The components of the ecosystem is categorised into abiotic of non-living and biotic of living components. Both the components of ecosystem and environment are same.
- Abiotic Components
the inorganic and non-living parts of the world. consists of soil, water, air, and light energy etc. involves a ,large number of chemicals like oxygen, nitrogen-, etc. and physical processes including volcanoes, earthquakes, floods, forest fires, climates, and weather conditions.
Abiotic factors are the most important determinants of where and how well an organism exists in its environment. Although these factors interact with each other, one single factor can-limit the range of an organism.
- a) Energy
Energy from the sun is essential for maintenance of life. Energy determines the distribution of organisms in the environment.
- b) Rainfall
- c) Temperature :-Temperature is a critical factor of the environment which greatly influences survival of organisms. Organisms can tolerate only a certain range of temperature and humidity.
- d) Atmosphere :It is made up of 21% oxygen, 78% nitrogen , 0.038% carbon dioxide and other inert gases (0.93% Argon, Neon etc).
- e) Substratum :Land is covered by soil and a wide variety of microbes, protozoa, fungi and small animals (invertebrates) thrive in it
- f) Materials:
(i) Organic compound
Such as proteins, carbohydrates, lipids, humic substances are formed from inorganic compound on decomposition.
(ii) Inorganic compound
Such as carbon, carbon dioxide, water, sulphur, nitrates, phosphates, and ions of various metals are essential for organisms to survive.
- g) Latitude and altitude
Latitude has a strong influence on an area’s temperature, resulting in change of climates such as polar, tropical, and temperate. These climates determine different natural biomes. From sea level to highest peaks, wild life is influenced by altitude. As the altitude increases, the air becomes colder and drier, affecting wild life accordingly.( wild life decrease as altitude increase)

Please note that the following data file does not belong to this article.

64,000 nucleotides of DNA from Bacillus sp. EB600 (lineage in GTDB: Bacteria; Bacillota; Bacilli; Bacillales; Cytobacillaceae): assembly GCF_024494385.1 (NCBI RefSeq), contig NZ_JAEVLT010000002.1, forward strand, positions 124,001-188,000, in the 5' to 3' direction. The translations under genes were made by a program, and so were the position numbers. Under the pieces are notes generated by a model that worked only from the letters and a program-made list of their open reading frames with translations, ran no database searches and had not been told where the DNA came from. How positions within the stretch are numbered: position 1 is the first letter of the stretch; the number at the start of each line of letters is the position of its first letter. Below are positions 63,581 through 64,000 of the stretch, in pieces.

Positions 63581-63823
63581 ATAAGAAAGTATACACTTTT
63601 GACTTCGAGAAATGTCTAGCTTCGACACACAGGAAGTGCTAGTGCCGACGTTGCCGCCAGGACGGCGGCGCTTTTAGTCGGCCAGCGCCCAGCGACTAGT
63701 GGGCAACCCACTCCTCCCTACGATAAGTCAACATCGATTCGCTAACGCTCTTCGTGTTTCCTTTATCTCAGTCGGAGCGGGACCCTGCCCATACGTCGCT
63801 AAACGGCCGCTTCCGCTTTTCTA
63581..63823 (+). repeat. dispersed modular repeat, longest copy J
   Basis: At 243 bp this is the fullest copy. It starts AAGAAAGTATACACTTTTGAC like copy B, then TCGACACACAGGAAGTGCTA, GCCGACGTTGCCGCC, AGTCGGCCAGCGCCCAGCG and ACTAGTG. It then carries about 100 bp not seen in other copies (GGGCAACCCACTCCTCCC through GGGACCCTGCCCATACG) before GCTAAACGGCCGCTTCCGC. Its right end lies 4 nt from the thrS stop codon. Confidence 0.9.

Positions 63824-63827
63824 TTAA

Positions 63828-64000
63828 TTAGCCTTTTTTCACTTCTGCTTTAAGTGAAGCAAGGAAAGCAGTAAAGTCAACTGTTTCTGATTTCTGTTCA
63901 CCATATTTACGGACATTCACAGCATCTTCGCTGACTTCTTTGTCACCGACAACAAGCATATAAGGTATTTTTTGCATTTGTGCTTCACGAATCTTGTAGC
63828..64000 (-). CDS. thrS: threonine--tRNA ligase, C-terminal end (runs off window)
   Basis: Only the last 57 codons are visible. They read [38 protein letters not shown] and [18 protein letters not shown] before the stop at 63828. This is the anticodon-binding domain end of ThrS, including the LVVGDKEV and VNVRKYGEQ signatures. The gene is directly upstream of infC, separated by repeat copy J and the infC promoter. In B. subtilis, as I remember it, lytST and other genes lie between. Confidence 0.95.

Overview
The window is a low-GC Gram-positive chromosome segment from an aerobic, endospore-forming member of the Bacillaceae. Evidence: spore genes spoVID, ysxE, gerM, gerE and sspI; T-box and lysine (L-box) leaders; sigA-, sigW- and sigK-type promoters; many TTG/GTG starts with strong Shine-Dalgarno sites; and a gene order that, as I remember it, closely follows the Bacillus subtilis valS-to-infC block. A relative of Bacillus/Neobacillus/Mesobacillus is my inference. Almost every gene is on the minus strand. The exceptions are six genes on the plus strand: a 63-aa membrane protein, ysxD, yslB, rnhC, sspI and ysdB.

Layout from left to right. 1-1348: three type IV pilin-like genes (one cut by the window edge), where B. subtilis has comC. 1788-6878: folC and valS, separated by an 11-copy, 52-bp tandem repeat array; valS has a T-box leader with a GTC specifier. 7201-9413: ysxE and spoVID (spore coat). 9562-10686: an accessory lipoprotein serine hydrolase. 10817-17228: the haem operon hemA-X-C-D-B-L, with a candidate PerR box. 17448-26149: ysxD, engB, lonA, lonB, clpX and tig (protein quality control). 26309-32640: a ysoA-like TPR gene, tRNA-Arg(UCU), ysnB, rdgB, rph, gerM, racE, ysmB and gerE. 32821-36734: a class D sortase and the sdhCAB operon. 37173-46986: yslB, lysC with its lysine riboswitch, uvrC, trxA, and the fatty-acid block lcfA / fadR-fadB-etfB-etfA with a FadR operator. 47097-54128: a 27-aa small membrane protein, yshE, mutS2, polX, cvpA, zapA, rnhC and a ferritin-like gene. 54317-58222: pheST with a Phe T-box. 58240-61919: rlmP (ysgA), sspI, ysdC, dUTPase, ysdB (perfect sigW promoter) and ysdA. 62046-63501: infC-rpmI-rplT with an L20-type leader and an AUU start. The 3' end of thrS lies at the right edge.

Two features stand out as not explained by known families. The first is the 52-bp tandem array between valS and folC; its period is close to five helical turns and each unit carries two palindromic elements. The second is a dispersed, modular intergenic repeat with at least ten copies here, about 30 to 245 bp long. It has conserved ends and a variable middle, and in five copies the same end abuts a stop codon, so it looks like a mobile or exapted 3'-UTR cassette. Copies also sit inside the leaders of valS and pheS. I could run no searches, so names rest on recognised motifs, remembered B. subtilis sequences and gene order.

- Biotic Components :Biotic components include living organisms comprising plants, animals and microbes and are classified according to their functional attributes into producers and consumers.
Primary producers – Autotrophs (self-nourishing) Primary producers are basically green plants (and certain bacteria and algae). They synthesise carbohydrate from simple inorganic raw materials like carbon dioxide and water in the presence of sunlight by the process of photosynthesis for themselves, and supply indirectly to other non- producers.
In terrestrial ecosystem, producers are basically herbaceous and woody plants, while in aquatic ecosystem producers are various species of microscopic algae.
- b) Consumers — Heterotrophs or phagotrophs (other nourishing)
Consumers are incapable of producing their own food (photosynthesis).
They depend on organic food derived from plants, animals or both.
Consumers can be divided into two broad groups
(i) Macro consumers- They feed on plants or animals or both and are categorised on the basis of their food sources.
Herbivores are primary consumers which feed mainly on plants e.g. cow, rabbit.
Secondary consumers feed on primary consumers e.g. wolves.
Carnivores which feed on secondary consumers are called tertiary consumers e.g. lions which can eat wolves.
Omnivores are organisms which consume both plants and animals e.g. man.
(ii) Micro consumers – Saprotrophs (decomposers or osmotrophs)
They are bacteria and fungi which obtain energy and nutrients by decomposing dead organic substances (detritus) of plant and animal origin.
The products of decomposition such as inorganic nutrients which are released in the ecosystem are reused by producers and thus recycled.
Earthworm and certain soil organisms (such as nematodes, and arthropods) are detritus feeders and help in the decomposition of organic matter and are called detrivores.